I (not so) jokingly referred to the loss of my hard outer shell many moons ago.  I could do a little research and find which post and link to it, but I don’t think I want to.  The context was, in a nutshell, that I was annoyed that I had shed my hard outer shell to have a better romantic relationship, and once the relationship ended, I felt the loss of my hard outer shell.  Surely the shell prevented me from making connections with some people (I mean general connections, not romantic or sexual connections necessarily), but when you’re alone, you really need that shell.  To say that the shells we construct are useless is simplistic – the world is full of people who do not wish us well, anyone who has received an e-mail from a ousted Nigerian diplomat will tell you that.  There are also people who probably mean well, but are not compatible with our philosophies.  The question is:  are we in as much danger as we believe?

A fair question.  I can’t add any insight to what’s been said in the past couple of days, but the local reaction has stirred up a lot of questions.  I was surprised that our campus sent out an e-mail assuring us that we have an emergency plan, and that we could get any needed support.  I suppose I understand that some people (students, parents) might be concerned that it could happen here.  I’m not saying it couldn’t – I’m saying that by focusing on the possibility of a shocking crime of that nature pulls us away from the things we are better at controlling.  In the past couple of years here, there has been an increase in certain types of crimes.  Our city is changing, and as a collective, we seem to be unprepared for these changes.  What I have noticed about these crimes is that one could say there is an animosity towards the student community – it is hard to say that the perpetrators are looking for students, but I suspect that to some people they make an attractive target.  University students could be a pretty good symbol of the separation of the haves and have-nots.  Students like to claim that they are impoverished, and I know in my case, I took a huge pay cut (I am below the poverty line), but many students are solidly middle class.  Students also live for the future – as a group, we assume that we will go out, get good jobs and acquire all the benefits of a First World economy.  For the most part, we are correct.  So if you aren’t living for the future, if you can’t see past today, and you see someone with everything to live for…I could imagine that the envy could be poisonous.  And this tangent isn’t completely unrelated, at least from my vantage point.  Envy is poisonous, and the gulf between the envier and the envied doesn’t have to be vast; it can exist only in the mind of the envier.  It is so easy to compare ourselves to others and feel that we fall short.  I once had a conversation with an actor friend of mine, and we agreed that comparing yourself with others was a sucker’s game.  After all, if there is always someone better than you, why bother trying?  But if you focus on doing the best you can, being the best person you can be, then you’ll be happier.  And, in my experience, you’re kinder to others – you don’t feel that you need to tear others down to build yourself up.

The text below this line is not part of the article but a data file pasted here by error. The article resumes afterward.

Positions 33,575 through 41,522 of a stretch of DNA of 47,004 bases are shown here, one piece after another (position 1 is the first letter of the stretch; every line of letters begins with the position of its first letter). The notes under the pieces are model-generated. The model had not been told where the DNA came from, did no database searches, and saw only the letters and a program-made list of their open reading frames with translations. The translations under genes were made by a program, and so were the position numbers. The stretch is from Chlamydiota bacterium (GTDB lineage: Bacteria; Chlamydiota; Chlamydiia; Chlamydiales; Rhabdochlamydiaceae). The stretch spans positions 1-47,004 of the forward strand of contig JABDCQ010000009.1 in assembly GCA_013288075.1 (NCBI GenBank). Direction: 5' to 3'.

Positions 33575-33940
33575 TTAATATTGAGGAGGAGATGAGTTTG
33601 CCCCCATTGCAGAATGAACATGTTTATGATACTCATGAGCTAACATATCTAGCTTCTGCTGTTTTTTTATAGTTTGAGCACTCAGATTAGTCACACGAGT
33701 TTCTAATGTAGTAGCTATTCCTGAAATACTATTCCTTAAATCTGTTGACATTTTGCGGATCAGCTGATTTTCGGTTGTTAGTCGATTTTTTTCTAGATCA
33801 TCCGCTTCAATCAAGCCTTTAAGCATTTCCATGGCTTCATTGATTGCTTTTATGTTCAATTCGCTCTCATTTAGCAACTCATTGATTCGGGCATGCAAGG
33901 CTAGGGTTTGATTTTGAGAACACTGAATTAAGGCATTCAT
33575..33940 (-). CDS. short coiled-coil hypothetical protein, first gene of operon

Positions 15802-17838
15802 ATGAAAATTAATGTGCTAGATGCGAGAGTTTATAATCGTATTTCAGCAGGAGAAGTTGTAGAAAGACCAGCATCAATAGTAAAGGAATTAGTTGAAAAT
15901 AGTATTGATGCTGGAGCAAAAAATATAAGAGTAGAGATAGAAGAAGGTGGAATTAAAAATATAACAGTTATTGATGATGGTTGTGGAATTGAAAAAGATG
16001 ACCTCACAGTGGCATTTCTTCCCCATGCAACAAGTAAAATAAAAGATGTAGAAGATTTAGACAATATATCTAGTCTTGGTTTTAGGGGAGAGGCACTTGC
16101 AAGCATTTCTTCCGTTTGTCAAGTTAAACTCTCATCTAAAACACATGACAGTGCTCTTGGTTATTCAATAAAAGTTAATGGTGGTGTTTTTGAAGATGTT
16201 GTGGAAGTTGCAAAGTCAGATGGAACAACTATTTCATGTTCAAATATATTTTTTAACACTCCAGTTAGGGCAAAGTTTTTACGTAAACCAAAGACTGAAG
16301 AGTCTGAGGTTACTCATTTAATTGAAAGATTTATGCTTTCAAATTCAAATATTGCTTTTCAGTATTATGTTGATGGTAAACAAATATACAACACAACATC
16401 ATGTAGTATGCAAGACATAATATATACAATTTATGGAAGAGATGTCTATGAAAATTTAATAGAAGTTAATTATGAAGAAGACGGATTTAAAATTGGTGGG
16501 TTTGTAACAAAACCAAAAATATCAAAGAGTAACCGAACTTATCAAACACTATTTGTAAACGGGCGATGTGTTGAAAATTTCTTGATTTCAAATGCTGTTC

What I’ve been trying to say, in my rambling fashion, is that while the shell is a necessary part of living among strangers, building the shell as some sort of psychological panic room keeps you forever on the outside.  And while I joked that I lost my hard outer shell in my last relationship, I exaggerate.  I recognized that I was in no real danger, and removed it on my own.  That the relationship ended didn’t do any real damage, feeling crappy but still going on with your life is just part of life.  A line from Guillaume Apollinaire is appropriate here – “La joie venait toujour après la peine” (joy always comes after pain).  In class, we debated whether that line outweighed the more pessimistic sentiments – and, on the whole, I think it does.  And even if Apollinaire was a miserable bastard when he wrote the poem, even if he didn’t believe it, that doesn’t mean it isn’t true.  Otherwise, people would never move on.  And they do.  It may be hard, and some people may not be able to do it, but by and large, we do move on.  I saw a documentary on the Plague on the History Channel (I also blogged about it, but I am not interested in linking that either), and it was noted that after half of Europe died, the other half, once the Plague passed, moved on.  They even made a link between the Reformation and the Renaissance and the Plague.  Even after all that death and destruction, people worked to search for truth, to create.  So we are a pretty hardy species – that’s something to look forward to.